Despite not having enough experience (by his own admission), this jumper was attempting to fly a cross-braced canopy at a high wing-loading. He noted that he was “expecting a toggle fire or major line twist on every jump.” On this particular jump he opened into diving line twists, but instead of cutting away early, he tried fighting it for far too long and ended up cutting away very low.
A lot of skydivers downsize too fast and purchase canopies they are unprepared for. High performance canopies are sensitive and inexperienced jumpers can easily induce malfunctions during deployment. The fact that this jumper was expecting a major issue on every opening is an indicator that he was not ready to be flying that wing. Inexperience may have also played a role in this jumper forgetting to maintain altitude awareness, which resulted in chopping dangerously low.
Unfortunately, some inexperienced jumpers think they can safely downsize just by watching videos of professional canopy pilots. However, there are a lot of great canopy coaches and schools out there and they are dedicated to helping jumpers make responsible decisions when it comes to downsizing. A lot of the best canopy pilots in the world continue to get coaching even after they're getting on the podium at competitions; it it's good enough for them, it's probably good enough for the rest of us.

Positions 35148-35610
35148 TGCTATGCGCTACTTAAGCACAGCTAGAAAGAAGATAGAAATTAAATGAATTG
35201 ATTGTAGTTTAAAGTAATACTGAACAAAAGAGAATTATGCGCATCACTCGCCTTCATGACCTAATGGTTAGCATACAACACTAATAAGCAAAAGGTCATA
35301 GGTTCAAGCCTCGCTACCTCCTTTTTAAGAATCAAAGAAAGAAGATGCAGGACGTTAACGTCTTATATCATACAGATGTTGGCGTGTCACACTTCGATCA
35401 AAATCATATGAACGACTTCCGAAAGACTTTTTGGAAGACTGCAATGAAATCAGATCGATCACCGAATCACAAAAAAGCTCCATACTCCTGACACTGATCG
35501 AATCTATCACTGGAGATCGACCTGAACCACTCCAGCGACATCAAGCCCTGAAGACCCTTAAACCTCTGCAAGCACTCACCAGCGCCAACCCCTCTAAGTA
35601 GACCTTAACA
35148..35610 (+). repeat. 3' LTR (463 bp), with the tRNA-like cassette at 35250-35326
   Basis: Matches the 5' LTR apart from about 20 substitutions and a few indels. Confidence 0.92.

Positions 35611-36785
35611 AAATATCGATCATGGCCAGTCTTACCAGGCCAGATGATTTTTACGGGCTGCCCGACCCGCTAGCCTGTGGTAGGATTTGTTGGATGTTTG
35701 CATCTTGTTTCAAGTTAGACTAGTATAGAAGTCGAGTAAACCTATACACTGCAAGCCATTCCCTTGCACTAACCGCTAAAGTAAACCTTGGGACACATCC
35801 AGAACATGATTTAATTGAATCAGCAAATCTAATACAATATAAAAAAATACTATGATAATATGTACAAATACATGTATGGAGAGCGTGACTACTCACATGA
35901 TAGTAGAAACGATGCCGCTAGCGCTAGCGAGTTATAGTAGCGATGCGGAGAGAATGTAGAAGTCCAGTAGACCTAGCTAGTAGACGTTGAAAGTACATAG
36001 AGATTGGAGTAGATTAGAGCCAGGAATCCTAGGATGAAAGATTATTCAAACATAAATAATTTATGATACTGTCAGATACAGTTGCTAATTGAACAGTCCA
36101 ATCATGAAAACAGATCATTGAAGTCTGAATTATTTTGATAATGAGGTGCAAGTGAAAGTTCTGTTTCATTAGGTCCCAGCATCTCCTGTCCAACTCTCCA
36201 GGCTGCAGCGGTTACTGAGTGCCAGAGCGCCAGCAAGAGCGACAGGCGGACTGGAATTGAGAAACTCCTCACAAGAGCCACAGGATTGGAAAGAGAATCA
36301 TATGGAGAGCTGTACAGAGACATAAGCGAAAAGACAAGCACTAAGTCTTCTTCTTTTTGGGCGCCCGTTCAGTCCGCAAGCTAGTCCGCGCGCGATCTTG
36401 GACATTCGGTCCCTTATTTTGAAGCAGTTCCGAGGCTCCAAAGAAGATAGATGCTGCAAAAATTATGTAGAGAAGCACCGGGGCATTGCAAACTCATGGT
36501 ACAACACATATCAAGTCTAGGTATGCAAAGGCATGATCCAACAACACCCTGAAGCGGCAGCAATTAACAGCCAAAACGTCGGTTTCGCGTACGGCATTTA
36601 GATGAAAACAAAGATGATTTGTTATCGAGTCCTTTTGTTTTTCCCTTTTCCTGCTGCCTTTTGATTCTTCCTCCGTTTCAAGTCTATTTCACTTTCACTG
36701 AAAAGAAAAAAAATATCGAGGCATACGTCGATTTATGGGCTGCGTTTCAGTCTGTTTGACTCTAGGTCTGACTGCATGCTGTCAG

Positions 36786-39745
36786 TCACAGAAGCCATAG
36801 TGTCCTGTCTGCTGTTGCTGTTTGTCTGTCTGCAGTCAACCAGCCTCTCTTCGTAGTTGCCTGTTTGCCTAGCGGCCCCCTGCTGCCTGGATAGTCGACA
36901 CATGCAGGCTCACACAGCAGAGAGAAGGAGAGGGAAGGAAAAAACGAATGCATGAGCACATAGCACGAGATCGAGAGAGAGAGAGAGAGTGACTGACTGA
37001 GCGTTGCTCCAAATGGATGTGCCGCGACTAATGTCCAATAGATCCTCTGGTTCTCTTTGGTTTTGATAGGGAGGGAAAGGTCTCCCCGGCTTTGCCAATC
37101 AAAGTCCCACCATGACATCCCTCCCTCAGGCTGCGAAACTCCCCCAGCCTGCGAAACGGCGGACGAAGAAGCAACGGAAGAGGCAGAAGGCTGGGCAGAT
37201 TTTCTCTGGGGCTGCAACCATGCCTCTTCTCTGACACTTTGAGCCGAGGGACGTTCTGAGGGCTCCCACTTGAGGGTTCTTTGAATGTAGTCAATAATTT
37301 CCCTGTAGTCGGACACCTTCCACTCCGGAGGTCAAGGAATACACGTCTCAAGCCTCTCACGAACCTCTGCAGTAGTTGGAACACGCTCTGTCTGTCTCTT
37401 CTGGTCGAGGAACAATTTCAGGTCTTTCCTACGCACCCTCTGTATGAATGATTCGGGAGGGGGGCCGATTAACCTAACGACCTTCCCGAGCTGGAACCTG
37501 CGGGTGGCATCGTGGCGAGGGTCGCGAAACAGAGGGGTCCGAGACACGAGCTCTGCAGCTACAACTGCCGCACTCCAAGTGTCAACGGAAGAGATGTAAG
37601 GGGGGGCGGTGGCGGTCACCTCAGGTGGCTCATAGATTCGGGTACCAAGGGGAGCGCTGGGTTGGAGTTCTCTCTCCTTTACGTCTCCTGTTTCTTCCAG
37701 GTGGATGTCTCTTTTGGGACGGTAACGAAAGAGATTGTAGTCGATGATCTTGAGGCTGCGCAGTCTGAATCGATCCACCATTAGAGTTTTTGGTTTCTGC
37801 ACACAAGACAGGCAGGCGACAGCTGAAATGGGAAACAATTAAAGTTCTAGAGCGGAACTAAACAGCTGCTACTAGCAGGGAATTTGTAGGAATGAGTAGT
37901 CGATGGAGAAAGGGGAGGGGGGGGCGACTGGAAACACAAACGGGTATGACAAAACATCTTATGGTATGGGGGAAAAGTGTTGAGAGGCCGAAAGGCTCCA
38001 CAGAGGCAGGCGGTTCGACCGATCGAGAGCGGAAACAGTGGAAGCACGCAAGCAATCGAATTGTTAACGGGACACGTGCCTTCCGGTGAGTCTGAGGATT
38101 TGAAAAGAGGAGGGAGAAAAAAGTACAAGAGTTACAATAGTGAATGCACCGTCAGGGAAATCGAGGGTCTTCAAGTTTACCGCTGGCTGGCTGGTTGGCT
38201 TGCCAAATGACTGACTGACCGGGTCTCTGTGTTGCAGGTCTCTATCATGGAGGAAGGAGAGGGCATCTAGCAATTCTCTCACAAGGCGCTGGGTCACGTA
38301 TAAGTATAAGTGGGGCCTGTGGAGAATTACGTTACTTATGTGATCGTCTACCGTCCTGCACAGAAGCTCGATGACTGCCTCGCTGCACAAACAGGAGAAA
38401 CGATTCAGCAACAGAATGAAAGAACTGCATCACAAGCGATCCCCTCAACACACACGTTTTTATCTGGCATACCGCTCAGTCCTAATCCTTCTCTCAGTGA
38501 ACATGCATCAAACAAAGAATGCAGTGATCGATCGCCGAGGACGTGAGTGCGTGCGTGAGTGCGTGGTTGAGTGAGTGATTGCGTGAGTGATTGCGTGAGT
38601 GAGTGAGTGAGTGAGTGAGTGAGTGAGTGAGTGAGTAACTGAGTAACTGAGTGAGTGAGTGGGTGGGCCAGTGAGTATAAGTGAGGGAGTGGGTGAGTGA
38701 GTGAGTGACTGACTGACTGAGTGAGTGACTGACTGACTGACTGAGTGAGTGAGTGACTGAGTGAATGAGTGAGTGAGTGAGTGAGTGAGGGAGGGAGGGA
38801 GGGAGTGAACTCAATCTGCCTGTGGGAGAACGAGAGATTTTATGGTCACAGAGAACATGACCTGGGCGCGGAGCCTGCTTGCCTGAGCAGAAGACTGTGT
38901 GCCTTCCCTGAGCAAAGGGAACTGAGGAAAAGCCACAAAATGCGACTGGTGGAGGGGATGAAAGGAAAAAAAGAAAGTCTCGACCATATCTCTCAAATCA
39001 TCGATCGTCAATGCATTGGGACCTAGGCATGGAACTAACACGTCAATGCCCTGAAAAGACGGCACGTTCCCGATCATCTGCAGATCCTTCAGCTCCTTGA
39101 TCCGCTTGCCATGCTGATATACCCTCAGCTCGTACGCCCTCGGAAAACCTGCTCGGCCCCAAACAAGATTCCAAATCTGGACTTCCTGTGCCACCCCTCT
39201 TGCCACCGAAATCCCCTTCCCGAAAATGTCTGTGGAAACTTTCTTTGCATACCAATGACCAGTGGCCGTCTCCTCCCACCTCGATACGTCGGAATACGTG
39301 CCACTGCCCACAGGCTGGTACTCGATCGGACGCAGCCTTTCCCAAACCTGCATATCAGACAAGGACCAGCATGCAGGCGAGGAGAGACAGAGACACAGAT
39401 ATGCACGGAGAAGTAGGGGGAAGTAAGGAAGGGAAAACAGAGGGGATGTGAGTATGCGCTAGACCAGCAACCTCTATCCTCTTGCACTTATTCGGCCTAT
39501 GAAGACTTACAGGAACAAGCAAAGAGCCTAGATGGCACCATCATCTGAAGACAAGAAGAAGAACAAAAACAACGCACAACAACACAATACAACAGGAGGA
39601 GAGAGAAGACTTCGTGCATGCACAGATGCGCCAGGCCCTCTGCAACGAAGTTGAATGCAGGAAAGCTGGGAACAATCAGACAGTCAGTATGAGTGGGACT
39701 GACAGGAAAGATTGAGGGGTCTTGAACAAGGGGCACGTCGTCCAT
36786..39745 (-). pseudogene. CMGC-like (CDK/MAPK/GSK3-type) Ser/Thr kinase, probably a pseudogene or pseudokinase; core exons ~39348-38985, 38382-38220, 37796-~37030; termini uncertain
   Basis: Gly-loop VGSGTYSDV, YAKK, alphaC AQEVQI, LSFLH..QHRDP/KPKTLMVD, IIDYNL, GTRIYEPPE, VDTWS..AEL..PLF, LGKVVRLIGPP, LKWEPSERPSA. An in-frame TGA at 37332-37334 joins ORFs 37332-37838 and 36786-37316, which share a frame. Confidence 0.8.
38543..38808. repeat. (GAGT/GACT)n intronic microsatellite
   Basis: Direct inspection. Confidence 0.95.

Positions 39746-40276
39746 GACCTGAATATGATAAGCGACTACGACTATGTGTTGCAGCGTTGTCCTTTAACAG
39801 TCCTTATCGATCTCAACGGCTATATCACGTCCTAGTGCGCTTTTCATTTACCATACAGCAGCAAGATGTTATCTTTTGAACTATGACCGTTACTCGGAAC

Skydivers need to have the courage to tell their fellow jumpers when they are making questionable decisions regarding safety. If this jumper was constantly having malfunctions, someone should have spoken up. Furthermore, the same can be said about selling this jumper a canopy they weren’t ready for. The argument has often been made that if someone wants to make poor decisions it is on them, but given that the whole community gets a bad name when someone has an incident, we owe it to one another to prevent it from happening.